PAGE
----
TSA Investigates Lindbergh Field Security Breach

Gregory Raymond Denny Accused Of Posing As Federal Officer, Kidnapping Woman

The U.S. Transportation Security Administration is investigating allegations that a man posing as a federal officer abducted a Riverside County resident last month, handcuffed her, took her through security at Lindbergh Field and put her on a plane to the Philippines, a spokeswoman said Tuesday.

"He apparently followed the law enforcement procedures," TSA spokeswoman Suzanne Trevino said. "... We're reviewing how he interacted with the TSA at the security checkpoints."

According to Hemet police, Gregory Raymond Denny, 37, confronted the woman at her home Jan. 15, wearing clothing with what appeared to be a federal logo on it, a badge around his neck and a gun belt holding a holstered pistol.

Claiming that he was deporting the woman, Denny allegedly drove her to a U.S. Border Patrol station in Murrieta. When officers there refused to take custody of her because they could find no warrant in her name, the suspect instead took her to San Diego International Airport, Hemet police Lt. Duane Wisehart said.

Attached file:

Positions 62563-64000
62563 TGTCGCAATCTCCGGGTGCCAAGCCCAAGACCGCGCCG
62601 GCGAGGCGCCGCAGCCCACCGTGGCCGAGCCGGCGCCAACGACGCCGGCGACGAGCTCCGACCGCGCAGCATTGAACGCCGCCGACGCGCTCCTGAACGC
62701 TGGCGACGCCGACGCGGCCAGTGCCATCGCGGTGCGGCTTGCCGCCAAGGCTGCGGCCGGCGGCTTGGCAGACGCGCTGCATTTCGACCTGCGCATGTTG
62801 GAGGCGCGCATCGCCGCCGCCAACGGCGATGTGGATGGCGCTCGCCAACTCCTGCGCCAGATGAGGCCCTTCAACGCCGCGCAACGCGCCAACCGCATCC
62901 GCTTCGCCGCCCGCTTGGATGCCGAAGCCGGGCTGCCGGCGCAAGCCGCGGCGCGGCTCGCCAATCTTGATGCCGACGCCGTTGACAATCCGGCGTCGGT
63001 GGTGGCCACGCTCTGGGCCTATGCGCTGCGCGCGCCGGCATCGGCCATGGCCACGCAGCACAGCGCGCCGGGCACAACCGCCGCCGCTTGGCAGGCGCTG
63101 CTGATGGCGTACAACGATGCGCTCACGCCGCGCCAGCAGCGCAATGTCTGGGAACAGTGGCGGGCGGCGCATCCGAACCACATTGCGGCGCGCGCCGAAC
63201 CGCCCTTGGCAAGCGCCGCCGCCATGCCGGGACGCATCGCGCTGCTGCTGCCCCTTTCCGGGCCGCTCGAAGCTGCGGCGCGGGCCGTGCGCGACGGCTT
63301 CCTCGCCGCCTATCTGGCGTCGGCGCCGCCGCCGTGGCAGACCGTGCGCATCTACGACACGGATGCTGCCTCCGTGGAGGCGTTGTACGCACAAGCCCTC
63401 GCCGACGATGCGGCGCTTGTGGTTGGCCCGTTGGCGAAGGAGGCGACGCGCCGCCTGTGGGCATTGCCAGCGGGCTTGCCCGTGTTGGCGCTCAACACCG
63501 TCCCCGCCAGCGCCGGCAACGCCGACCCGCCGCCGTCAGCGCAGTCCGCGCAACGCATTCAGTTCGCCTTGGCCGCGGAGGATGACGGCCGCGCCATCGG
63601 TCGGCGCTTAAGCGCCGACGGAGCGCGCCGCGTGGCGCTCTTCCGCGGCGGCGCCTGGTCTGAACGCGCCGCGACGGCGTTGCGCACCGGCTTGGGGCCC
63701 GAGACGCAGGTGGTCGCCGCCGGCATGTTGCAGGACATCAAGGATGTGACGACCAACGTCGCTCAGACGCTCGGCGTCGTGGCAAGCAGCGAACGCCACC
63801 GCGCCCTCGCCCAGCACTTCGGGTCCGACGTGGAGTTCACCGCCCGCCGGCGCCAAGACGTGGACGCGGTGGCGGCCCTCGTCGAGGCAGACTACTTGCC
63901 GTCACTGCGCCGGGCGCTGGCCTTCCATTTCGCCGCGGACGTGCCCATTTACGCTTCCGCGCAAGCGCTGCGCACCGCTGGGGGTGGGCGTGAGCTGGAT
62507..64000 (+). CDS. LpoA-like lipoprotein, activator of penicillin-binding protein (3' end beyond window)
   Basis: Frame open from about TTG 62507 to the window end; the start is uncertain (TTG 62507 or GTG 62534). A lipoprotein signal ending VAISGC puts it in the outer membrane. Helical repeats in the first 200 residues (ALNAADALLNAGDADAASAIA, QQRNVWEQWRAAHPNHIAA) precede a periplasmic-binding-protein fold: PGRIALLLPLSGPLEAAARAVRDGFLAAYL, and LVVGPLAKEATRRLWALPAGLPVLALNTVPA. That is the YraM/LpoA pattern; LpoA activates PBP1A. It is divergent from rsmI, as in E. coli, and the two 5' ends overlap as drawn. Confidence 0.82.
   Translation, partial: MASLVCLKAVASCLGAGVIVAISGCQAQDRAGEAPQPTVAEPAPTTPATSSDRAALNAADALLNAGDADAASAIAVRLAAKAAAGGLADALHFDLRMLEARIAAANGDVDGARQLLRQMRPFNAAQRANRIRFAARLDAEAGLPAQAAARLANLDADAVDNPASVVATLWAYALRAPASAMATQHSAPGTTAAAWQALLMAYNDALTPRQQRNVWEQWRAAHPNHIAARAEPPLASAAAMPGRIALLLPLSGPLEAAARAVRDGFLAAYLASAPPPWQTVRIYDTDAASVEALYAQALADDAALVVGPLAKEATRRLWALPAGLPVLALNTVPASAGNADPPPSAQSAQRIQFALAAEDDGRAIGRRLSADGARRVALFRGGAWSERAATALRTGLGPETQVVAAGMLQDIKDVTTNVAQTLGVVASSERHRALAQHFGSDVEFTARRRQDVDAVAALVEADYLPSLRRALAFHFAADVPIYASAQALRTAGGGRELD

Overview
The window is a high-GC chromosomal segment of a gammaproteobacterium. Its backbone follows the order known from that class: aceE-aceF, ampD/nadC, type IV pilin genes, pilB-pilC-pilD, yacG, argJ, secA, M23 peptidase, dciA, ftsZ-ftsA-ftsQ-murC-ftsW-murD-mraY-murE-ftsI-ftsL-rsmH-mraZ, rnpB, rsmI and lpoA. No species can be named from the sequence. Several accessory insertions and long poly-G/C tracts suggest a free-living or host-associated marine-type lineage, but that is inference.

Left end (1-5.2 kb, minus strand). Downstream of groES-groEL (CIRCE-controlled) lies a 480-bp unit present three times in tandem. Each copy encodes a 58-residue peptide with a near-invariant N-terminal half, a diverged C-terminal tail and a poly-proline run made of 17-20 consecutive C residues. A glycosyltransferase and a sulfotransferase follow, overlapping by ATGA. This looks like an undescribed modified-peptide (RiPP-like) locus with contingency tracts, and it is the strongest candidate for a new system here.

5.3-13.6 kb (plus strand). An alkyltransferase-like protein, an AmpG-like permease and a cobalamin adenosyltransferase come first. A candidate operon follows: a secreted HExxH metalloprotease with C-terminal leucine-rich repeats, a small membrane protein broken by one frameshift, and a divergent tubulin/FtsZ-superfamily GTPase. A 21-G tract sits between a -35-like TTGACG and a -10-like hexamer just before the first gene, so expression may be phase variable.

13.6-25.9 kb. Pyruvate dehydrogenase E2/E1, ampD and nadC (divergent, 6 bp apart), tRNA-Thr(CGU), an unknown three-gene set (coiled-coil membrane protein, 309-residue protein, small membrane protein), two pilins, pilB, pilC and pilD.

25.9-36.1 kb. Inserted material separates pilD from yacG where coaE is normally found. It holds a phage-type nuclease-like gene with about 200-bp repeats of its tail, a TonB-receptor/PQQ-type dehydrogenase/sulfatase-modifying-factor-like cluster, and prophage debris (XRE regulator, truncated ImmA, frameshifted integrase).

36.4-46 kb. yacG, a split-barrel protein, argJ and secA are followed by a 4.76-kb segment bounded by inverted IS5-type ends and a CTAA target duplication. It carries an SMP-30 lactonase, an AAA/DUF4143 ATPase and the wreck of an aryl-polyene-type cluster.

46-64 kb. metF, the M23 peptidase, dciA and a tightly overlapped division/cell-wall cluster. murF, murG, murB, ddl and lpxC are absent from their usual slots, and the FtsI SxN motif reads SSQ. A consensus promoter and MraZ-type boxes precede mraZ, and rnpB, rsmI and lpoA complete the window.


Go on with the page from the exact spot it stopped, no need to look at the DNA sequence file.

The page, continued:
There, he allegedly escorted her through security to an airline gate, took the handcuffs off and ordered her to board an overseas flight, which she did, Wisehart said.

"Near as we can tell, a family member purchased the ticket at the request of the suspect," Wisehart said.

After the woman's roommates reported the incident, police asked Denny to come in for questioning, and he complied.

During the interrogation, Denny claimed to be an officer with the U.S. Marshals Service. Detectives determined, however, that he had never been employed with that agency nor any other law enforcement organization.

He was eventually booked into Southwest Justice Center on suspicion of impersonating an officer, kidnapping, false imprisonment and residential burglary. He has since been released on $50,000 bond and is scheduled to appear in court in two weeks, according to jail records.

Trevino said Denny apparently showed airport security personnel a badge of some kind and was not flagged as an imposter.

There were no "incidents" during the suspect's visit to the airport that day, according to the spokeswoman.